Cyc: Was it hard when your sister and fellow cyclist Emma retired in May?

LT: Of course. We’re very close. On the start line at the Women’s Tour in Cheshunt we were talking and Lizzie Armitstead said, ‘It’s like the same voice coming out of two different people.’ We are pretty much the same.

Laura Trott portrait

Cyc: What do you think gives you your competitive edge in sprints and do you perform best in front of a home crowd?

LT: I think a home crowd always gives you that bit extra and I’m good at working off the fans. We do a lot of testing on static bikes and I’m absolutely rubbish, but my coach always says, ‘You just need to pin a number on your back and you’re a completely different rider.’ I’m a bit like Mark Cavendish because we are quite small so aerodynamics really come into it – which you obviously don’t get on a static bike. This year the Prudential Ride London Grand Prix race is just after the Commonwealth Games so it will be tough, but I want to win every race I enter.

Cyc: You’re coached by Aussies. Does your Wiggle Honda team manager, Rochelle Gilmour, have a similar approach to British Cycling’s technical director, Shane Sutton?

LT: She’s very similar in style to Shane – weirdly similar in fact. I go back home and tell Jason [Kenny – Trott’s boyfriend] about some things and he says, ‘It’s like listening to Shane.’ She can see a lot from the team car and gives good advice. If you’re riding too far at the back she will tell you. She’s a really good coach but I think what she’s doing for women’s cycling as a team manager is amazing.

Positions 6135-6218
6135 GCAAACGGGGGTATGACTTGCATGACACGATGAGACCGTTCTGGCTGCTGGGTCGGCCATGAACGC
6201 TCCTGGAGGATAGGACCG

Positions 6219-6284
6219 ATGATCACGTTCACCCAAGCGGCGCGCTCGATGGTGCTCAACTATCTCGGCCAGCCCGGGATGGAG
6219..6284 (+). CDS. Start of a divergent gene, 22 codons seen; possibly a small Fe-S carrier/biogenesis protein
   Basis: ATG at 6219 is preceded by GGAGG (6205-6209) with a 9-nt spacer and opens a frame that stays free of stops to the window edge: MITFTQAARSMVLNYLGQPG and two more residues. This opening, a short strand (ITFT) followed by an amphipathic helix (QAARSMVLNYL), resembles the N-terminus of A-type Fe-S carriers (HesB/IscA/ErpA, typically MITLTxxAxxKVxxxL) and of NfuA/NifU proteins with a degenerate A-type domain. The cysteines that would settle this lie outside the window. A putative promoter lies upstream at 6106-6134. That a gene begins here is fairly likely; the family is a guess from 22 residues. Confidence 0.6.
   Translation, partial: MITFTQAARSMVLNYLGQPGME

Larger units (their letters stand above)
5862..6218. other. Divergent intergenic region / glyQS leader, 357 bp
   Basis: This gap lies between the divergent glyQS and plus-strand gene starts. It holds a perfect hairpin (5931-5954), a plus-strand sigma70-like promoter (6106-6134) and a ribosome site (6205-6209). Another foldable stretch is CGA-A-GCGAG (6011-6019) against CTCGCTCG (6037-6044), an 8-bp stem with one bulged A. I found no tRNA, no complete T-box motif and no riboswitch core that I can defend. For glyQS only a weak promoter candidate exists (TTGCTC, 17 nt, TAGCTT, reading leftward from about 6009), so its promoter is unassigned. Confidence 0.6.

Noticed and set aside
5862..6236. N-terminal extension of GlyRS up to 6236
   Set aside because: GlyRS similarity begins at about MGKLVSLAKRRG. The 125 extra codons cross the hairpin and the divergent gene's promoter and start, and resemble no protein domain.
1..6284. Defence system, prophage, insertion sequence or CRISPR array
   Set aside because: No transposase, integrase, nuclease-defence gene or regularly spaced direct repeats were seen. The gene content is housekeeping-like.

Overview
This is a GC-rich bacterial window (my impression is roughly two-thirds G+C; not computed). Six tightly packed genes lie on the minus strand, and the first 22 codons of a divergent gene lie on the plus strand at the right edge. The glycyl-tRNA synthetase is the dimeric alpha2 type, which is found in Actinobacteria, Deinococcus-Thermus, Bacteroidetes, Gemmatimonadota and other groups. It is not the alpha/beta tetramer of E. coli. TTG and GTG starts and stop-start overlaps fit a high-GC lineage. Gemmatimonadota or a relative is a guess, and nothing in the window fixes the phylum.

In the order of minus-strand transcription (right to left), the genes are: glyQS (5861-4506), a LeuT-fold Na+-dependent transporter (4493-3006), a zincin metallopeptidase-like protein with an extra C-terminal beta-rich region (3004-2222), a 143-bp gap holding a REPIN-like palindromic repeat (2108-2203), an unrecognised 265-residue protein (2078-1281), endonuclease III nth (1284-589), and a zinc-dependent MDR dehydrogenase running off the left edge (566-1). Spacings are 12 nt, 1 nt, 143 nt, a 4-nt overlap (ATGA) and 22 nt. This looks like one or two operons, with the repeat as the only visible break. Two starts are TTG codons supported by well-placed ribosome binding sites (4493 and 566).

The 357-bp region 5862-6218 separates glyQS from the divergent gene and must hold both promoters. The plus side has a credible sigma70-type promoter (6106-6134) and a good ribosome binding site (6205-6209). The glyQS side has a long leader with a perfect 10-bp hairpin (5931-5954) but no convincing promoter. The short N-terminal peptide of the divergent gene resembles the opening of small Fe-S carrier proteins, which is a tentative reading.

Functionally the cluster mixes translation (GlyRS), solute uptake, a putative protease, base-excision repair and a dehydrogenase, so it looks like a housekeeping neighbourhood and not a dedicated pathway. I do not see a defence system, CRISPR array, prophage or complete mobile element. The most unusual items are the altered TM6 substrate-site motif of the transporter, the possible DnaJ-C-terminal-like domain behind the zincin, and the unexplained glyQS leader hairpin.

Cyc: Is it hard to juggle training for the track and for the road?

LT: I think road to track is easier as it gives you a really good endurance base. The track is so intense and you have to be able to do lots of efforts in a session so endurance is important. But to go from track to road is tough as you don’t have that base. We do train on the road for the track, but it’s never for the length you need for road racing.

Cyc: Do you follow the Tour de France and other Grand Tours?

LT: Definitely. Brad [Wiggins] rides for Sky and Shane [Sutton, who is also a performance advisor for Team Sky] is my coach so it’s easy to follow what they are doing. Brad was a massive star when I started cycling and I met him at the London Bike Show when I was a kid. He put his Olympic medal around my neck.

Cyc: What changes are needed to help the profile of women’s road racing?

LT: It’s a tricky question for me as a track rider because when people ask me how I deal with road racing not being equal to the men’s sport, well, it is equal for men and women on the track. But it’s different on the road. We’re taking steps in the right direction but if we can get women’s road racing televised more, that will help.

Cyc: Is there anything you always take with you to races?

LT: I take loads of things. I never do a race without my bracelet, which my mum bought for me years ago. And I have a little lucky mascot that stays in the bottom of my bag. It’s a dog but he’s absolutely disgusting because he has never seen a washing machine. He used to be white. Now he’s grey. But he’s still lucky and comes with me everywhere.

Laura Trott is the Prudential Ride London ambassador (